- Unbeliebable: White House turns Bieber petition response into immigration screed
- Obama signs law denying Iran ambassador’s visa, but says law is ‘advisory’
- Mich. judge to laughing convicted killer: ‘I hope you die in prison’
- Man charged in Kansas City-area highway shootings
- Keystone XL pipeline still on hold after State Dept. decision
- Fla. man charged with killing 16-month-old son to play Xbox undisturbed
- Drones from the deep: Pentagon develops ocean-floor attack robots
- Michigan mayor slaps back atheists’ try to erect ‘reason station’ at city hall
- PHILLIPS: Where is the conservative establishment?
- 7.5-magnitude earthquake shakes southern Mexico
Embassy Row: Bad marriage?
The former U.S. ambassador to Pakistan, who resigned abruptly last year, is calling for Washington and Islamabad to break the “tyranny of negative narratives” and wage a stronger fight against terrorism and corruption in the strategic but unstable South Asian nation.
Cameron Munter, a career diplomat, says the two countries must continue “reasonable, clear-eyed cooperation” on counterterrorism and “encourage” broad-based reform of Pakistani institutions to promote “truly democratic Pakistani leadership.”
“The next step would be to break away from the tyranny of negative narratives that limit bilateral ties and reinforce the idea that we have a bad marriage or co-dependent relationship,” he wrote in an article for the Washington-based Asia Society.
The United States and Pakistan are caught in a cycle of blame and recrimination.
Washington complains that Islamabad fails to uproot terrorist bases in its lawless region next to Afghanistan where Taliban militants mount cross-border attacks against U.S.-led NATO troops.
Pakistan accuses the United States of violating its sovereignty and killing civilians in frequent drone strikes against terrorist targets.
In Washington last week, Pakistani Ambassador Sherry Rehman denounced the drone strikes as a “clear violation of our sovereignty and a violation of international law.” She insisted that the Pakistani government has never approved of the strikes, not even with a private “wink and nod.”
Mr. Munter, ambassador in Pakistan from October 2010 to July 2012, reportedly resigned over a disagreement with the drone policy. He later told the Daily Beast website that he supported strikes against terrorist targets but also wanted a more selective use of the air raids and more cooperation with the Pakistan government.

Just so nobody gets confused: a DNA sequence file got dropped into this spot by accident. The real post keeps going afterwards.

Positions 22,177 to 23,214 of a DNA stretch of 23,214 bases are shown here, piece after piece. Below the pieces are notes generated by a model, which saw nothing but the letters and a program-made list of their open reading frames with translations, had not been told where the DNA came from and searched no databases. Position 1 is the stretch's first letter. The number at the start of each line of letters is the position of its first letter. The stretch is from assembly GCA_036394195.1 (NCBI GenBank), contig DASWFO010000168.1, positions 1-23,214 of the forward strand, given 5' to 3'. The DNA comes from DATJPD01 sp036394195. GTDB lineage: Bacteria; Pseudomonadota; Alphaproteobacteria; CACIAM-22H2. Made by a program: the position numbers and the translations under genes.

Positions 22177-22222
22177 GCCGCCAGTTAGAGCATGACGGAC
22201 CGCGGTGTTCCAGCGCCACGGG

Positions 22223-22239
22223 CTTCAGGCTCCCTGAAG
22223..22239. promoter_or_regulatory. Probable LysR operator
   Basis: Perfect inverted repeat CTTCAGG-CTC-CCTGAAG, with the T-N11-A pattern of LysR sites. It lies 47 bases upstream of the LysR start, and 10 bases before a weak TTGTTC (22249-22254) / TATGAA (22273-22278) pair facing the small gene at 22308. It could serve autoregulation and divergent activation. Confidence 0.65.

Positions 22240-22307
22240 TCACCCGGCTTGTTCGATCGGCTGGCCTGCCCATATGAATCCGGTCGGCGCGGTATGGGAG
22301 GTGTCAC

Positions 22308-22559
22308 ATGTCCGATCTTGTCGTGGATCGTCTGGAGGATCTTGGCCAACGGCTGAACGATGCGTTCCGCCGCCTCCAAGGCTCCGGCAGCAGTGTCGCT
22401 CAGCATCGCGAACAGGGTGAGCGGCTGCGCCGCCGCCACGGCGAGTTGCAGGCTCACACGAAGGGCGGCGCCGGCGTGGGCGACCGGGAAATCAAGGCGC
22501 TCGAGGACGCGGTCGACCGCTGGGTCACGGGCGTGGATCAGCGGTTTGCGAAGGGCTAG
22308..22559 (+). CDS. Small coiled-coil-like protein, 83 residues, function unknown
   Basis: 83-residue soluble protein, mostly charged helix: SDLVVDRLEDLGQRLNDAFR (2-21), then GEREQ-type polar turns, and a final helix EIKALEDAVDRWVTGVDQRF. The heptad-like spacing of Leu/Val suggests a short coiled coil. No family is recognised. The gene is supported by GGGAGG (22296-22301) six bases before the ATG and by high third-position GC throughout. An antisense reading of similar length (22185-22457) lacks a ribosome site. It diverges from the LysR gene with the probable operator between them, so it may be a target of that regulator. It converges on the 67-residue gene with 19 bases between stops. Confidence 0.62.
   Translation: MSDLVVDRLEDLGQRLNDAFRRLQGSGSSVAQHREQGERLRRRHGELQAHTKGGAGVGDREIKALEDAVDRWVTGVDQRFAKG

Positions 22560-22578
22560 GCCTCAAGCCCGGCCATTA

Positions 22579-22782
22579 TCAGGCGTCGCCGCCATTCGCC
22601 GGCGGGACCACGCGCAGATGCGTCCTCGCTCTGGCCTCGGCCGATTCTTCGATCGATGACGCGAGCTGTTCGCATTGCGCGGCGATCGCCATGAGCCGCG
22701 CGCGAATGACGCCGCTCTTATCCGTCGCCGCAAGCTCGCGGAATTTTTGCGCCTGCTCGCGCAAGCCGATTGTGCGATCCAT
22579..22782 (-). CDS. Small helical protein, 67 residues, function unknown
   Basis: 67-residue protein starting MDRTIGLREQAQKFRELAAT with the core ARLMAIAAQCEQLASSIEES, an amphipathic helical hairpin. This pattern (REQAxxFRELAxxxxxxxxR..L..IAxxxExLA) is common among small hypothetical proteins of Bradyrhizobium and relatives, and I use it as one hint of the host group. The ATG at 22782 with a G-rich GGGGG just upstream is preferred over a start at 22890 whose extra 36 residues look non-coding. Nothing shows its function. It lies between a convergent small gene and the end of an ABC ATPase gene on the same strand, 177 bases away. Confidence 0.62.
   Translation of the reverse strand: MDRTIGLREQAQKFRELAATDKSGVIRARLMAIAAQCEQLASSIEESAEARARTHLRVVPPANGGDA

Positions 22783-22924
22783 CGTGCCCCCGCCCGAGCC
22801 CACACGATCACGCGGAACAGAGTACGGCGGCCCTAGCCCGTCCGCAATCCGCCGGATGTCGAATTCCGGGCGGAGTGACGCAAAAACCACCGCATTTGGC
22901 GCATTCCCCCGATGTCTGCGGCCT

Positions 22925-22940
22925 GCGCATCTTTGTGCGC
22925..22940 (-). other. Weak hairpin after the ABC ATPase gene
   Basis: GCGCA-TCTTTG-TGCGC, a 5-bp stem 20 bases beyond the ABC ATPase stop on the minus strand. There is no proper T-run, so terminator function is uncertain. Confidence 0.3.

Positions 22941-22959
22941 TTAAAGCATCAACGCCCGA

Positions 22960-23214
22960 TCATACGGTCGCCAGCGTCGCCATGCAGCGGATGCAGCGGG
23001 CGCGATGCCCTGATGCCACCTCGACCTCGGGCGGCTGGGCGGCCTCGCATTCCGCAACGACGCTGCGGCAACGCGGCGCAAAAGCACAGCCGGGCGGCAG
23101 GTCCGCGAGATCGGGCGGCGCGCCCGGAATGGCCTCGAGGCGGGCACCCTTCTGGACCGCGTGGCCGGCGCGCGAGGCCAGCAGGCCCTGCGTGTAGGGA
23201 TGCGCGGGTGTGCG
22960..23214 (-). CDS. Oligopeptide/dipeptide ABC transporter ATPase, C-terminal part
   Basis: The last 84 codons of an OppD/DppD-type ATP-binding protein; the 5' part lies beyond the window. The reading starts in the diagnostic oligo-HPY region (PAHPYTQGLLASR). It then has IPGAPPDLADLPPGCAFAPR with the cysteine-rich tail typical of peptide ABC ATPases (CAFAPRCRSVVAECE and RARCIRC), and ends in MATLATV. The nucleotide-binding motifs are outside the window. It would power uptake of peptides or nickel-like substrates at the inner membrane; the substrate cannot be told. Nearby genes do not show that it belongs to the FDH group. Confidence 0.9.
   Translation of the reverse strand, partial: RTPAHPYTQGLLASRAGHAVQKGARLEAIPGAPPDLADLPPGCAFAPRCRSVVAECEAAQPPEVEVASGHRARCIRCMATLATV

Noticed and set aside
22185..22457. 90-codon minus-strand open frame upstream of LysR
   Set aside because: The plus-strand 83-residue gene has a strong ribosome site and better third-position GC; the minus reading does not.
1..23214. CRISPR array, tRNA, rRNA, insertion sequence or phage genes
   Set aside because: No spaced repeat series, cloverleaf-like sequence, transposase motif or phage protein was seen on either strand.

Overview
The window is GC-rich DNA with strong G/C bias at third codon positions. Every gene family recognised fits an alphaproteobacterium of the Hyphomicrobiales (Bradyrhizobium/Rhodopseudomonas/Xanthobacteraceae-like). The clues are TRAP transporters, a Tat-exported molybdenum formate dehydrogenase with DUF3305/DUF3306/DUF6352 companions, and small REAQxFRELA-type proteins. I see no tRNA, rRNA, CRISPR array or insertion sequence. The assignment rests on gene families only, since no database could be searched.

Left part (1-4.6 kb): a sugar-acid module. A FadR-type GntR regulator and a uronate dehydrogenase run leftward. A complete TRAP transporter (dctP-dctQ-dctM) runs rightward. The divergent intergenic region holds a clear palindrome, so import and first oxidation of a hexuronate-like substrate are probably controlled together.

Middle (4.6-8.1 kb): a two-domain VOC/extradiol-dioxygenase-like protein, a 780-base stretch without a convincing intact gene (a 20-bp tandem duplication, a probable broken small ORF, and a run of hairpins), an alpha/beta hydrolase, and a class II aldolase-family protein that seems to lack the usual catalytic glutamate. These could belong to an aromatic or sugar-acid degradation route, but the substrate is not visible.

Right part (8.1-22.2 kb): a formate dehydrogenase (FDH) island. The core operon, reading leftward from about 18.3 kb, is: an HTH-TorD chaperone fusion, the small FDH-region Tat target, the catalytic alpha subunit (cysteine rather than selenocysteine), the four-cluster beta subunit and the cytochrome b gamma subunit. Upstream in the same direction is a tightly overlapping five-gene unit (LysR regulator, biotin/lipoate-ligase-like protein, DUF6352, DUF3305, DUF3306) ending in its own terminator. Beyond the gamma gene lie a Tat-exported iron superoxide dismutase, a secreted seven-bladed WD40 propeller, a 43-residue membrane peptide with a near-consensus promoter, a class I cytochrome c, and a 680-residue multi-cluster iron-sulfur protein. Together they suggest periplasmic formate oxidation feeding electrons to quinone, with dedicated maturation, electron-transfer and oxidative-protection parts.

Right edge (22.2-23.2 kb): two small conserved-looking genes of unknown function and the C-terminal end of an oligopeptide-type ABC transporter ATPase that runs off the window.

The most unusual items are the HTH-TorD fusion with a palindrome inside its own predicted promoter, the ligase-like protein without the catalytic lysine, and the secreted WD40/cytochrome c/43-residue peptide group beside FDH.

Pakistan also was angered by the 2011 Navy SEAL raid that killed al Qaeda leader Osama bin Laden, who was living in a villa in a Pakistani garrison town.
Since the 2001 terrorist attacks on the U.S., Washington has given Pakistan nearly $20 billion in assistance, with more than half going to the military. Some analysts believe that nearly 70 percent of the military aid has been misspent and sometimes is diverted to cover government budget deficits.
“There is plenty of blame to go around,” Mr. Munter said, “but it is crucial that the Pakistani leadership step up and admit its failings rather than simply accuse the Americans of inefficiency or bad faith.”
Ambassadors rarely make news by saying nothing, and many prefer it that way.
Daniel Shapiro, U.S. ambassador to Israel, displayed that diplomatic talent but made news despite himself when he met with Jewish-American leaders in Jerusalem this week.
The ambassador refused to comment on the growing pressure for the United States to release Jewish-American spy Jonathan Pollard, who is serving a life sentence for passing U.S. military secrets to Israel nearly 30 years ago.
“He broke the law and was convicted,” Mr. Shapiro told leaders of the Conference of Presidents of Major American Jewish Organizations.
“I understand that it bothers Israelis and Americans, and I do not want to talk about his release,” he said in remarks that made news on JewishPress.com.
Mr. Shapiro also told the visiting American Jews that President Obama will underscore the “strong and unbreakable bilateral relationship between the United States and Israel” during his upcoming visit to Israel, his first since taking office in 2009.
Call Embassy Row at 202/636-3297 or email firstname.lastname@example.org. The column is published on Mondays, Wednesdays and Fridays.
© Copyright 2014 The Washington Times, LLC. Click here for reprint permission.
About the Author
James Morrison joined the The Washington Times in 1983 as a local reporter covering Alexandria, Va. A year later, he was assigned to open a Times bureau in Canada. From 1987 to 1989, Mr. Morrison was The Washington Times reporter in London, covering Britain, Western Europe and NATO issues. After returning to Washington, he served as an assistant foreign editor ...
- Embassy Row: India strikes back over diplomat's arrest
- Embassy Row: India 'shocked,' 'appalled' by consular officer's arrest
- Embassy Row: Wife of Christian held in Iran feels abandoned by Obama
- Wife of jailed U.S. Christian in Iran calls for White House help
- Most Americans want no Iranian uranium enrichment: poll
Latest Blog Entries
TWT Video Picks
Women losing coverage under Obamacare, too
- Scalia to students on high taxes: At a certain point, 'perhaps you should revolt'
- Former Ranger breaks silence on Pat Tillman death: I may have killed him
- Special Forces' suicide rates hit record levels casualties of 'hard combat'
- Feds approve powdered alcohol; 'Palcohol' available later this year
- EDITORIAL: Mark Warner running scared?
- Army goes to war with National Guard, seizes Apache attack helicopters
- U.S. Navy to turn seawater into jet fuel
- EDITORIAL: More Lerner smoking-gun emails at IRS
- Nancy Pelosi washes immigrants' feet in humble Holy Week act then promotes on Twitter
- Former Blue Angels commander relieved of duty for alleged misconduct
Top 10 handguns in the U.S.